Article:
Not Prepared to Donate?

Here are 5 ways you can still help Aleteia:

  1. Pray for our team and the success of our mission
  2. Talk about Aleteia in your parish
  3. Share Aleteia content with friends and family
  4. Turn off your ad blockers when you visit
  5. Subscribe to our free newsletter and read us daily
Thank you!
Team Aleteia

Subscribe to our Newsletter

Get Aleteia delivered to your inbox. Subscribe here

Welcome to Aleteia

we pronounce it \ ă-lә-`tay-uh \
The world’s leading Catholic Internet site.
Launched with the blessing and encouragement of the Vatican’s Dicastery for Communication, Aleteia provides a new kind of journalism, with a well-tempered Catholic perspective on today’s news, culture, inspiring stories and evangelization.
Aleteia

8 Parenting Lessons from St. Therese’s mom

ZELIE MARTIN
Share

If "The Little Flower" turned out so well, then what in the world are we so worried about?

All my life, one of my favorite saints has been St. Therese, who many call “The Little Flower.” I loved her as a child for the same reason that many others did — she seemed so accessible. I didn’t have to do anything crazy or join a convent or pray 24/7 to make a difference. All I had to do was follow her “little way” and I could rest assured that God would know I was doing my best.

Because I loved St. Therese so much, I read a lot about her over the years, from her own autobiography, to different biographies, such as St. Therese of the Little Flower: The Making of a Saint, and I was always fascinated with her early life. Her family just seemed so normal. St. Therese herself was a bit wild as a child — she loved beautiful things and she had a working mother. And the more I read about St. Therese as I got older, the more I became fascinated with one of the most important people in her life: Her mother.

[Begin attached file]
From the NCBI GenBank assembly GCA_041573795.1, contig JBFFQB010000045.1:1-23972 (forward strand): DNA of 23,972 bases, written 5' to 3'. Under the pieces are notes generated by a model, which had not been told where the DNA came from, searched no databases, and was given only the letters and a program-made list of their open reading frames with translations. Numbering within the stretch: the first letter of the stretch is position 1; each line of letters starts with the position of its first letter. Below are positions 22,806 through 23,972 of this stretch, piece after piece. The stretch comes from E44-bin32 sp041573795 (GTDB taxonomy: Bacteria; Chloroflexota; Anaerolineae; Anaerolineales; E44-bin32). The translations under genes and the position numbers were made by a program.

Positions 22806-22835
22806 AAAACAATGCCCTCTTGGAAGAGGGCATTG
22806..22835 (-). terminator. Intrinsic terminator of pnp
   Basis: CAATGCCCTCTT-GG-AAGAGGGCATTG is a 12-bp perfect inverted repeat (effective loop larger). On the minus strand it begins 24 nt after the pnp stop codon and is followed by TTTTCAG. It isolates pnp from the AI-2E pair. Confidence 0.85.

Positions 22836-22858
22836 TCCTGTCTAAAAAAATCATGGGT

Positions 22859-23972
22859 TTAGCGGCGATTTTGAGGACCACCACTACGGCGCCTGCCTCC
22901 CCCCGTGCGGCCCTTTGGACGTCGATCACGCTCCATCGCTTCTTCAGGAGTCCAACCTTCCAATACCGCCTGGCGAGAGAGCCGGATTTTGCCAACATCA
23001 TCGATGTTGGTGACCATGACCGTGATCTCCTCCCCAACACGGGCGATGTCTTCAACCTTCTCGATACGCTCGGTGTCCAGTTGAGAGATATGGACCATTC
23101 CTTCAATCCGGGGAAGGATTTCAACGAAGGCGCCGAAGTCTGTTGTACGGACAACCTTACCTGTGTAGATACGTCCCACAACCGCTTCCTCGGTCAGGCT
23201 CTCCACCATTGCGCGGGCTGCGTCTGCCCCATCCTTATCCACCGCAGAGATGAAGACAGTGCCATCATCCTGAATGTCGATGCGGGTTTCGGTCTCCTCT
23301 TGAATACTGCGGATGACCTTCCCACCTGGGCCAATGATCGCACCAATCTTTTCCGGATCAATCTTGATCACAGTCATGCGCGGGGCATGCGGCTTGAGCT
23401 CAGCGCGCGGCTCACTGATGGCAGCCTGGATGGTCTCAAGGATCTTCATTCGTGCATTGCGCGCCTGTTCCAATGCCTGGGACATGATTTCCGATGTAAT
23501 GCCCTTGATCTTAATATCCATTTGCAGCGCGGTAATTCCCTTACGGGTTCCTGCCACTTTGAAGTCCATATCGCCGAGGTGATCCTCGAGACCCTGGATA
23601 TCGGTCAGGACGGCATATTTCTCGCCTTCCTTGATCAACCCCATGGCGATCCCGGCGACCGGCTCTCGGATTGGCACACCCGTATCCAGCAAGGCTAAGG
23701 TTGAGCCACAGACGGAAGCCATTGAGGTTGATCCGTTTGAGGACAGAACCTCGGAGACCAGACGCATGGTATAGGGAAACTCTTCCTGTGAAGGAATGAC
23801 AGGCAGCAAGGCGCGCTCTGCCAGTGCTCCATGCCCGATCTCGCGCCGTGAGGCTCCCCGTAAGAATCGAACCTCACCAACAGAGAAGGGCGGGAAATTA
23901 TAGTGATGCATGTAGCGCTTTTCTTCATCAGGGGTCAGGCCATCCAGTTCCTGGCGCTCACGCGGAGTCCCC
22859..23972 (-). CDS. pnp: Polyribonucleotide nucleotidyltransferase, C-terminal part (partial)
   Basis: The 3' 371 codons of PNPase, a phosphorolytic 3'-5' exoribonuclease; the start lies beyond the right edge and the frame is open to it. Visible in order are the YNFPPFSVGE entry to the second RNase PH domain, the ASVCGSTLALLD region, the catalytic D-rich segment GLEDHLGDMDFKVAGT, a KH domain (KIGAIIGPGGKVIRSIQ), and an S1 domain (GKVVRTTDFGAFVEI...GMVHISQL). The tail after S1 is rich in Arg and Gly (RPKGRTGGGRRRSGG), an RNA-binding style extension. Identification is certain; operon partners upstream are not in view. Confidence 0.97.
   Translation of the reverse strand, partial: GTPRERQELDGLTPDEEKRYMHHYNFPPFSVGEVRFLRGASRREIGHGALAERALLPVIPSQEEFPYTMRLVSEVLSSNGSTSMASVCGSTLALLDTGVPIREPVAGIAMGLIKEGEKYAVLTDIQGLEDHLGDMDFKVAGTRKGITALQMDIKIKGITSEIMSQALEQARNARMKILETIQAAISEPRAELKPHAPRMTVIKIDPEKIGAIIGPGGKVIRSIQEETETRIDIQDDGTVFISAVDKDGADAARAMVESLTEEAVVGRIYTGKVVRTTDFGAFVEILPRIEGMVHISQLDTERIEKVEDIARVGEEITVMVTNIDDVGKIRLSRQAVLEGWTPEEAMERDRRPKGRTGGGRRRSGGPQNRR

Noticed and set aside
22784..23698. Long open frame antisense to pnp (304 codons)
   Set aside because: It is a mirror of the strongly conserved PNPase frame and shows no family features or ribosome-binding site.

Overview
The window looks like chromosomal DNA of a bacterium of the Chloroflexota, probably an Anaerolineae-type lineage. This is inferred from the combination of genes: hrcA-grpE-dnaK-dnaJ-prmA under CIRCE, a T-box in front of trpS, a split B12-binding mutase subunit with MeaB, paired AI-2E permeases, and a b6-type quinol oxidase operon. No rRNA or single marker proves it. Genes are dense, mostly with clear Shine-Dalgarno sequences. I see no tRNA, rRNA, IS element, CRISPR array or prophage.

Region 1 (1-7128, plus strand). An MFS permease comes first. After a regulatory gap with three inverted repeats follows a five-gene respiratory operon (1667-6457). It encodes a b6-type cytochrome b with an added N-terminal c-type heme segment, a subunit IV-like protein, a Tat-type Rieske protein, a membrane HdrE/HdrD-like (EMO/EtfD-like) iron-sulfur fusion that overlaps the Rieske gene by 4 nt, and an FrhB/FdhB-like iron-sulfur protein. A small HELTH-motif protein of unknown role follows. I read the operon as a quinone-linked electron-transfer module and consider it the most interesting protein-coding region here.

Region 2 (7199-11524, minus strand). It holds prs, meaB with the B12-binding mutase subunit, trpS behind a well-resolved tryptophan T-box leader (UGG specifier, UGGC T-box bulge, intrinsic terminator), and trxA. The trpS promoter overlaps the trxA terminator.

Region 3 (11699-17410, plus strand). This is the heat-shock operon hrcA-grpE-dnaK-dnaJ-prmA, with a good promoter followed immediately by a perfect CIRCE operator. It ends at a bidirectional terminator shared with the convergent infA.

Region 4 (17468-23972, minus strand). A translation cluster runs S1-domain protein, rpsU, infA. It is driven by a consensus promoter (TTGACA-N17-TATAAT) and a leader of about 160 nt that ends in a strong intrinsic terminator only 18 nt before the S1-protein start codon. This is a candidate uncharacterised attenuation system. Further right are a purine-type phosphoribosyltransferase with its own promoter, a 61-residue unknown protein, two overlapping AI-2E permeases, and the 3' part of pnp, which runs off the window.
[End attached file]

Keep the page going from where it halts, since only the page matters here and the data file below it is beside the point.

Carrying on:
Modern day mothers have it hard, and we expect a lot of ourselves: the perfect balance of work and motherhood, exercise, cultivating our marriage, and putting our faith into practice. Surely the mother of a great saint like St. Therese had to be completely, out-of-this-world holy and not at all relatable to mere mortal mothers struggling to keep it all together, like me, right?

Well, not exactly. The more I read about St. Therese’s mother, Zelie Martin (now a saint herself), primarily through her own book, The Mother of the Little Flower, the more I’ve learned that even she couldn’t do it all.

Here are some pretty surprising lessons that we can learn from the mother of the world’s most beloved saint:

1. Some women are called to combine work and motherhood

You may think that in order to raise a saint, you must be a completely physically present stay-at-home mom, right? Um, nope. Not only was Zelie a working mother, but she also was the breadwinner of the family. She founded a prosperous lace-making business before her marriage and continued working out of her home after she wed and became a mother. St. Therese’s father, Louis, sold his watchmaking shop while the children were still young and dedicated his retirement to helping Zelie with her business.

2. “Doing it all” takes help